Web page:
The next few charts show the trend for one case: $80K in retirement income including Social Security annuities with 0%, 2.5%, and 5% portfolio earnings rates after inflation. The textbox in the upper right summarizes the inputs behind the calculations for each chart.
With no earnings the portfolio depletes in ~25 years. With an annual rate of return of 2.5% after inflation, the portfolio survives. And with an annual 5% rate of return it grows a bit over 30 years.
0% rate of return after inflation, retirement income of $80K/yr.
2.5% rate of return after inflation, retirement income of $80K/yr.
5% rate of return after inflation, retirement income of $80K/yr.
A table with the cases that I considered is below.
For both spouses collecting their Social Security annuities starting at age 62, it shows the crossover age at which both spouses start collecting at age 62 (62-62) is no longer the best strategy (the best strategy is defined as the one that results in the largest portfolio value). For the 70-70 column, it shows the crossover age at which both spouses collecting starting at age 70 becomes the best strategy. The 65-63 column shows the crossover age at which 70-70 outperforms 65-63.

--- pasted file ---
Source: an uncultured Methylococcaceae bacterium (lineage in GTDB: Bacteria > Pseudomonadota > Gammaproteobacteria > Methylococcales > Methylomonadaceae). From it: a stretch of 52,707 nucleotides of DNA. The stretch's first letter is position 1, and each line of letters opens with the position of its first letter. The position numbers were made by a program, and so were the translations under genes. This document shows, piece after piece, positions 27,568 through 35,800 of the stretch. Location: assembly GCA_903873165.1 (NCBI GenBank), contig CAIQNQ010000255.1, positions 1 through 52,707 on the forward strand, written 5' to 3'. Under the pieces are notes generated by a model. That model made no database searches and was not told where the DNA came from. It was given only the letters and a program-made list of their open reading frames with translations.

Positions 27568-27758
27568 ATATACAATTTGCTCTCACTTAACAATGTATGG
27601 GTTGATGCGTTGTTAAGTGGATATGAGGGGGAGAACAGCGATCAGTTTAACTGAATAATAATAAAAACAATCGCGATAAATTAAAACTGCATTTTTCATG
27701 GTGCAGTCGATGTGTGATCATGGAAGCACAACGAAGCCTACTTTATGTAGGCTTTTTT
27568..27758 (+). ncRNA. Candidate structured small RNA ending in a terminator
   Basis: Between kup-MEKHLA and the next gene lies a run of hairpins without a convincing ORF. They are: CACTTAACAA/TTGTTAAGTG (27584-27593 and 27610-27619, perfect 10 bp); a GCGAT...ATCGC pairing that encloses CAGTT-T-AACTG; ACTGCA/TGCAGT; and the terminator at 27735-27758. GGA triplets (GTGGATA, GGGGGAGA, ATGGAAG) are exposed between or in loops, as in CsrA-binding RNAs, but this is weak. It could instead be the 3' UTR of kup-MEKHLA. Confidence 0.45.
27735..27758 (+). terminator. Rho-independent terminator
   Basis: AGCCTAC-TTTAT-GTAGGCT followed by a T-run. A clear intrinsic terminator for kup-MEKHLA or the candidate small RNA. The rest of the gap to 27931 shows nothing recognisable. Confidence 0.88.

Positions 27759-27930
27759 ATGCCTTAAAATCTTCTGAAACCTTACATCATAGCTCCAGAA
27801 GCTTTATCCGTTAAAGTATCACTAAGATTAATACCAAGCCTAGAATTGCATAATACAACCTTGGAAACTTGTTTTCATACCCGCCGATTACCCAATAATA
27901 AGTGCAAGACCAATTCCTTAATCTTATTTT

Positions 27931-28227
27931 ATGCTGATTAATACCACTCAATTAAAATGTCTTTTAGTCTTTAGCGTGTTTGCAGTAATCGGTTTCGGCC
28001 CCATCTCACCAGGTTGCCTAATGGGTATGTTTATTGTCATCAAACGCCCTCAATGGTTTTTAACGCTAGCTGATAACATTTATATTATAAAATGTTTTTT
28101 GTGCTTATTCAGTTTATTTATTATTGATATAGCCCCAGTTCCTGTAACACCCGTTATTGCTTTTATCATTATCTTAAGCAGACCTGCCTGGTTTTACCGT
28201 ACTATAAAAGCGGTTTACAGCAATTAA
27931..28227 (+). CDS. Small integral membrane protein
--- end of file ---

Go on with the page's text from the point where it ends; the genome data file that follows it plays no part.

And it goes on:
All of the other age combinations more or less fall between these alternatives.
For the cases where the portfolio depletes prior to age 90, a different withdrawal rate would make sense. With a 7% initial withdrawal rate including Social Security annuities, the portfolio survives until age 90 in most cases.
A few comments on the trends from this analysis:
- Don’t draw specific conclusions about your Social Security strategy from these charts – this is a conceptual analysis that is intended to show trends. Your specific situation will be different for many reasons, including: the variations in the composition of your portfolio and its annual rate of return after inflation, the size of your portfolio relative to your withdrawal rate / retirement income level, other sources of income or expenses in retirement, your risk tolerance and longevity, your legacy planning goals, etc. etc. etc.
- Don’t discount the value of Social Security. Go back to the first chart and take a look at the vertical axis. Lifetime combined benefits for you and your spouse/partner are ~$1M (adjusted for inflation), equivalent to your starting portfolio. Without Social Security, this analysis would need a portfolio of ~$2M to support the same $80K/yr retirement income using a 4 % withdrawal rate.
- Since Social Security benefits are adjusted for inflation, they are a hedge against outliving your portfolio. If your family is long lived, then delaying the start of your Social Security annuity may make sense for you.
- The absolute level of the differences in some of the age combinations is relatively small – especially around the crossover points, which happen to align with life expectancies in several cases. Maybe it’s not worth worrying about exactly what age to start collecting Social Security – many other factors can sway the value of your portfolio over 30 years. Pick a start age for your social annuity that works for you and don’t look back.